Next: , Previous: , Up: Remote Stub   [Contents][Index]


20.5.2 What You Must Do for the Stub

The debugging stubs that come with GDB are set up for a particular chip architecture, but they have no information about the rest of your debugging target machine.

First of all you need to tell the stub how to communicate with the serial port.

int getDebugChar()

Write this subroutine to read a single character from the serial port. It may be identical to getchar for your target system; a different name is used to allow you to distinguish the two if you wish.

void putDebugChar(int)

Write this subroutine to write a single character to the serial port. It may be identical to putchar for your target system; a different name is used to allow you to distinguish the two if you wish.

If you want GDB to be able to stop your program while it is running, you need to use an interrupt-driven serial driver, and arrange for it to stop when it receives a ^C (‘\003’, the control-C character). That is the character which GDB uses to tell the remote system to stop.

Getting the debugging target to return the proper status to GDB probably requires changes to the standard stub; one quick and dirty way is to just execute a breakpoint instruction (the “dirty” part is that GDB reports a SIGTRAP instead of a SIGINT).

Other routines you need to supply are:

void exceptionHandler (int exception_number, void *exception_address)

Write this function to install exception_address in the exception handling tables. You need to do this because the stub does not have any way of knowing what the exception handling tables on your target system are like (for example, the processor’s table might be in ROM, containing entries which point to a table in RAM). exception_number is the exception number which should be changed; its meaning is architecture-dependent (for example, different numbers might represent divide by zero, misaligned access, etc). When this exception occurs, control should be transferred directly to exception_address, and the processor state (stack, registers, and so on) should be just as it is when a processor exception occurs. So if you want to use a jump instruction to reach exception_address, it should be a simple jump, not a jump to subroutine.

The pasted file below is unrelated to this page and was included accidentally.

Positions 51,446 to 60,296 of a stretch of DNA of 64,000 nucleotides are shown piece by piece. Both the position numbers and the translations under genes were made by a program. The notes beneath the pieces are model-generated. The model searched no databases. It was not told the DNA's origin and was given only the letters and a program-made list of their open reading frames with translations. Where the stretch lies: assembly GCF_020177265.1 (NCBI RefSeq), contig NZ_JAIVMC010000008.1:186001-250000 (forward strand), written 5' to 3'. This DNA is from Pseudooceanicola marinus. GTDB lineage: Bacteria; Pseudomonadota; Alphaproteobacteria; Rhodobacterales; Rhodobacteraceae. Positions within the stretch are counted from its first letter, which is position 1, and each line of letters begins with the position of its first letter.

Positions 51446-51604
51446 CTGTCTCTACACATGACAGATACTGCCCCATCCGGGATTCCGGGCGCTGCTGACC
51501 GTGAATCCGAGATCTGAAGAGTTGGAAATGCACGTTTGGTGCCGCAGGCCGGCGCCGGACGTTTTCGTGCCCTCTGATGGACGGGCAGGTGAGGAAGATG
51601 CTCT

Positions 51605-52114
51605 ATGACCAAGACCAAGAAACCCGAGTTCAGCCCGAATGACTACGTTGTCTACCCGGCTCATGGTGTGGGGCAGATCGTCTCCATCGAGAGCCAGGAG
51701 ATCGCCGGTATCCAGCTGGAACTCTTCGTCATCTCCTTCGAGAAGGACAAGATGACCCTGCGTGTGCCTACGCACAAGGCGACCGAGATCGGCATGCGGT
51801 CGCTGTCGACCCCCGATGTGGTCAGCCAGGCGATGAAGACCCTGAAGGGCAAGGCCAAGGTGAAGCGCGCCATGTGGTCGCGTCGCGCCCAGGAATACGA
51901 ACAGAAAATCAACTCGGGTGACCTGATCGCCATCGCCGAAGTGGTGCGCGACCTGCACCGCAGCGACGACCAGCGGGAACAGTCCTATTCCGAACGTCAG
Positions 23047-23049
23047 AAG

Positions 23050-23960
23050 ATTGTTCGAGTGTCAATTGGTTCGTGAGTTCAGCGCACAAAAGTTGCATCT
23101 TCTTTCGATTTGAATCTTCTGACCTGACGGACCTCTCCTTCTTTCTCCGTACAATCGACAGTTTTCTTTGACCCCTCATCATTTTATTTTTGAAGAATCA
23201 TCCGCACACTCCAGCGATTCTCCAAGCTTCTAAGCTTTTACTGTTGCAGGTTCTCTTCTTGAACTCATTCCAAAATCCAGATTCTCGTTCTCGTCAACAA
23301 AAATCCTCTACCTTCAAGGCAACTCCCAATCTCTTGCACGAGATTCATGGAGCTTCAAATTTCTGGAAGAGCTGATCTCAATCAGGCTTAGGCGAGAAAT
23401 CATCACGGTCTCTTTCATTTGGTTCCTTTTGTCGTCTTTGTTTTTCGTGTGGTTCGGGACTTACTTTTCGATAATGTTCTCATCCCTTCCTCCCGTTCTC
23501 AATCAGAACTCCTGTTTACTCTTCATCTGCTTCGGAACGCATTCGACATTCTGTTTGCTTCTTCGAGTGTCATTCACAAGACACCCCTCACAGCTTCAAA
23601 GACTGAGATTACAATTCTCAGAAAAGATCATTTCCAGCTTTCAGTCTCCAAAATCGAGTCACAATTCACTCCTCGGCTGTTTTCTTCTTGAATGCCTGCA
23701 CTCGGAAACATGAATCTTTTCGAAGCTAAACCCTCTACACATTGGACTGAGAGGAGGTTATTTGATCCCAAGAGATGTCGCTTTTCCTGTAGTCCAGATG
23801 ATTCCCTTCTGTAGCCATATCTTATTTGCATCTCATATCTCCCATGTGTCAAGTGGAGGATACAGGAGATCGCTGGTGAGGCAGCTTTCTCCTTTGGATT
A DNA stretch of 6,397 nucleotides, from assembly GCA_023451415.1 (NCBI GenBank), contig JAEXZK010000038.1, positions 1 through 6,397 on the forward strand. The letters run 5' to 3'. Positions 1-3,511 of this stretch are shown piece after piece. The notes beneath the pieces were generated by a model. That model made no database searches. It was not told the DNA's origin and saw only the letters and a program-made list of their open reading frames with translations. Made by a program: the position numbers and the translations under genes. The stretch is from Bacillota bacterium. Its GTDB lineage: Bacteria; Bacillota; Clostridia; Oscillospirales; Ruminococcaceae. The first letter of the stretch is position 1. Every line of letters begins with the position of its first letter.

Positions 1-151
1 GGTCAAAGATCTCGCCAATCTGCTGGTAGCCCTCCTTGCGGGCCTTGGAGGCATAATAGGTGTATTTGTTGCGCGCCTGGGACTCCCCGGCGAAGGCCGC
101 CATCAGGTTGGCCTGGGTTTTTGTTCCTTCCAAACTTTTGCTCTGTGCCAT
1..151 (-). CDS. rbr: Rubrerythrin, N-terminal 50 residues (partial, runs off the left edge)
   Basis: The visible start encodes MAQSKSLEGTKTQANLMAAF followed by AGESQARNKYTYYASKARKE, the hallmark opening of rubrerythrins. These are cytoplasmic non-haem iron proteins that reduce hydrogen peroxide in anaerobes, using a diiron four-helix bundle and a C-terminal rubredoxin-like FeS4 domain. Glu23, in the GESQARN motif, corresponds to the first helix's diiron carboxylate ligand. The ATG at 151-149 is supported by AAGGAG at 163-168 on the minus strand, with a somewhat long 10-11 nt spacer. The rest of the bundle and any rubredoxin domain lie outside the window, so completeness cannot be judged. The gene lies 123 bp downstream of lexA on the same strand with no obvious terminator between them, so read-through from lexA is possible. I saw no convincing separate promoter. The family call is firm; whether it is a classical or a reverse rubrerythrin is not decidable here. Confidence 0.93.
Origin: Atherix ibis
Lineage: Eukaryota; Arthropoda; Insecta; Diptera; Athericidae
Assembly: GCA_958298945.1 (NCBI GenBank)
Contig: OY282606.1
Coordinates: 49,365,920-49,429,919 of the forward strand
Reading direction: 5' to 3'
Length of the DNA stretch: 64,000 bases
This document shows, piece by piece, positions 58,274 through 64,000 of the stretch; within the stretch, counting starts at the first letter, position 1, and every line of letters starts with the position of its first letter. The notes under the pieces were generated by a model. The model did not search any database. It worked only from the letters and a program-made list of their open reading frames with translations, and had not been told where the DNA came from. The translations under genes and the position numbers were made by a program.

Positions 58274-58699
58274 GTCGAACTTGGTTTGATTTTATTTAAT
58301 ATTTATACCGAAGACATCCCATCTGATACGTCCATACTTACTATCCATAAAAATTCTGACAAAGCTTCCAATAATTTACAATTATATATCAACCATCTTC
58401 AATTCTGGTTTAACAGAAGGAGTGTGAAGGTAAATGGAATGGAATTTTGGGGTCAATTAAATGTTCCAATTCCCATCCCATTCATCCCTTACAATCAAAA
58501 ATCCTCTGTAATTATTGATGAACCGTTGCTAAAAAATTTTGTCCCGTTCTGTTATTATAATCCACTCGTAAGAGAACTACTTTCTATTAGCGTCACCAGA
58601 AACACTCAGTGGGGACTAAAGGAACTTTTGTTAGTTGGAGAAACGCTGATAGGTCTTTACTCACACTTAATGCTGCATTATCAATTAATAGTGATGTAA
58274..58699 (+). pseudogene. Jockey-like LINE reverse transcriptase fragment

For the 386, exception_address should be installed as an interrupt gate so that interrupts are masked while the handler runs. The gate should be at privilege level 0 (the most privileged level). The SPARC and 68k stubs are able to mask interrupts themselves without help from exceptionHandler.

void flush_i_cache()

On SPARC and SPARCLITE only, write this subroutine to flush the instruction cache, if any, on your target machine. If there is no instruction cache, this subroutine may be a no-op.

On target machines that have instruction caches, GDB requires this function to make certain that the state of your program is stable.

You must also make sure this library routine is available:

void *memset(void *, int, int)

This is the standard library function memset that sets an area of memory to a known value. If you have one of the free versions of libc.a, memset can be found there; otherwise, you must either obtain it from your hardware manufacturer, or write your own.

If you do not use the GNU C compiler, you may need other standard library subroutines as well; this varies from one stub to another, but in general the stubs are likely to use any of the common library subroutines which GCC generates as inline code.


Next: , Previous: , Up: Remote Stub   [Contents][Index]